In old 2d games such as double dragon, streets of rage etc. where the player could move “up and down” on the y-axis to give an illusion of depth (as opposed to something like Mario) how were slopes and stairs handled along different points on the y-axis to give the appearance of still moving in a straight line?

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For instance in the above picture would you set collision masks where the green lines are? Then imagine the characters are the red and blue lines respectively, how would you handle them in effect being moved “down” by gravity when in fact there isn’t really any gravity? For the top line I assumed when it hit the green line, rather then stopping or bouncing back on the x-axis you’d just nudge them down and continue the x movement?

I understand how this could be completed in 3D but I’m perplexed how this would’ve been achieved in purely 2d environments. Or maybe I’m imagining slopes/stairs in these old games...

I’m working in SpriteKit, so any ideas specific to that would be great but just understanding how this was accomplished theoretically in the first instance would be great.


edit - after some thinking I don't think my 'collision' theory would work going down the slope for the blue line as it wouldn't be colliding unless it came off it's "straight" path, and also the problem would be reversed when going 'up' the slope.

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so for instance in the above image where the characters are moving up the slope the other way I'm curious how this would have been handled? My thoughts now are, would the darker grey area with the "1" on it, actually be an entire entity itself or a collision mask? You'd then work out based on the characters "Y entry" point on to it (either at the top or the bottom) and based on their direction, where their 'Y' point should then be?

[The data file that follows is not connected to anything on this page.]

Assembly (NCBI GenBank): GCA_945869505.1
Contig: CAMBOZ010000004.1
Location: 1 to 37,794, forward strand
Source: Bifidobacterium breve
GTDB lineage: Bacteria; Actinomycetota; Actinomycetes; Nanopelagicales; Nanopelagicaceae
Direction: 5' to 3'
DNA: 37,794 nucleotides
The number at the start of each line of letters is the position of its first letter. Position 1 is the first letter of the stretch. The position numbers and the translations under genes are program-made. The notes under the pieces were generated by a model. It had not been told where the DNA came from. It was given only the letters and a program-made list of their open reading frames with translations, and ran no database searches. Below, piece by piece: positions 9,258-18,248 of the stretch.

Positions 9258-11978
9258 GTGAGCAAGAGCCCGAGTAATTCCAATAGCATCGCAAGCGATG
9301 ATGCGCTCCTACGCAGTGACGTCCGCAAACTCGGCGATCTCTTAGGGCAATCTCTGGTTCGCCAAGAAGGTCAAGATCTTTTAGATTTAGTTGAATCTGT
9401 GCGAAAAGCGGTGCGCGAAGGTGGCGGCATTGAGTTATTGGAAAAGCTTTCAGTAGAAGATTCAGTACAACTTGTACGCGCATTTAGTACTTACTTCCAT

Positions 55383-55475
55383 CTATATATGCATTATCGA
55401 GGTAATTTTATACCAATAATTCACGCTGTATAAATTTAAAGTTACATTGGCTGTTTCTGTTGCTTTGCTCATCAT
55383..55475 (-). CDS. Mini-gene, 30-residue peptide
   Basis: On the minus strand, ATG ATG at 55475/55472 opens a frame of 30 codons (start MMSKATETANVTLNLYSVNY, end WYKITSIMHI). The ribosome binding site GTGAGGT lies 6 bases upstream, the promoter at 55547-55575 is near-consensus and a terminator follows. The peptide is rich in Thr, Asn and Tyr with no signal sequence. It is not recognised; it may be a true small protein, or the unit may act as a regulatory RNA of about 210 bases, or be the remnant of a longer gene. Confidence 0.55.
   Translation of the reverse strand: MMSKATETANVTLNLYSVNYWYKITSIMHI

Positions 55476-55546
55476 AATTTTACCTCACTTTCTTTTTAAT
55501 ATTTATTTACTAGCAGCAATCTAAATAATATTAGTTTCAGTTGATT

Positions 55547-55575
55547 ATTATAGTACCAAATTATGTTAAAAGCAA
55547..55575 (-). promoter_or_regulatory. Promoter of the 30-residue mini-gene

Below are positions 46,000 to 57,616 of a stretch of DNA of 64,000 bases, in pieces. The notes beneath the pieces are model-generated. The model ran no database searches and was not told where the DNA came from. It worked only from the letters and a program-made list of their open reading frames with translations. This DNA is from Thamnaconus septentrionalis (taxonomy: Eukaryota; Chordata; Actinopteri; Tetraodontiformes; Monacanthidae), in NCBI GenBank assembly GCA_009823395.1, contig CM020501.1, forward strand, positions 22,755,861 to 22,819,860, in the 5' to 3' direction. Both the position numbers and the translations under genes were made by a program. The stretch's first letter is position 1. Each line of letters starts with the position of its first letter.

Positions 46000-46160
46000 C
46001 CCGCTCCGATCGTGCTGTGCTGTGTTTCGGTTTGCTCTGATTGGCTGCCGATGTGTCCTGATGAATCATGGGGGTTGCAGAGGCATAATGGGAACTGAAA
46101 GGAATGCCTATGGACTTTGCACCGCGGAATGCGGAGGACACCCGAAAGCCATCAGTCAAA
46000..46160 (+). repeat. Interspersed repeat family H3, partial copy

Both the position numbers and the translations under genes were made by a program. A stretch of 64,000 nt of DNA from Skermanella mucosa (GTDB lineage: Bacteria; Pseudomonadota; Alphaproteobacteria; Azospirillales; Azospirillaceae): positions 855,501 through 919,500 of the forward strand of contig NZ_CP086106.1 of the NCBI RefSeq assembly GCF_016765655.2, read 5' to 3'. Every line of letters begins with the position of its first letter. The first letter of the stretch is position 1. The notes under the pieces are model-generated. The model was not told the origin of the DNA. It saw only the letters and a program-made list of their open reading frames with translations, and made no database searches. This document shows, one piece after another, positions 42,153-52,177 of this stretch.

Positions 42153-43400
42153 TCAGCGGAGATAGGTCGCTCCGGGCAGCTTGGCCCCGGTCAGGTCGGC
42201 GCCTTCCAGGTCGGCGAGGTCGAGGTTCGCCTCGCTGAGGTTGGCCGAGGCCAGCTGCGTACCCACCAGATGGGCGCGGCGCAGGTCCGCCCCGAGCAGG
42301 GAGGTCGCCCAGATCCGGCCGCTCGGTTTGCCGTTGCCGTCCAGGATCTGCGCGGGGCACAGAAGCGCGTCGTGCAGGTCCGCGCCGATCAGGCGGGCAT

• \$\begingroup\$ I used to wonder how to solve a similar problem when i tried to make an Excitebike style game. In the end I gave in and used a 3d game engine with collision (ie Unity). But on a simple 2d level, my thoughts are that the 'slopes' are all at set values on the game-worlds x axis. So if the player presses 'Up' key you would add an 'offset' to that players Y position, then include that offset amount when he hits the slope (you only need the bottom slope for it the top one isnt really there. Eg. So the blue line in ur drawing is at always at 0 offset and the red is at 2 offset for example. They.... \$\endgroup\$ – Big T Larrity Dec 7 '18 at 13:57
  • \$\begingroup\$ ...both hit the slope at the same time in reality, however the red guy will look higher up because you've added the offset of 2 (or whatever figure you require to create the spacing , depending on the scale of your gameobjects/world.). NOTE: I hope this helps somewhat, but I am also a novice programmer just thrtowing my idea in the mix. Hopefully an expert programmer can come in and enlighten both of us how to achieve this properly. :D \$\endgroup\$ – Big T Larrity Dec 7 '18 at 13:58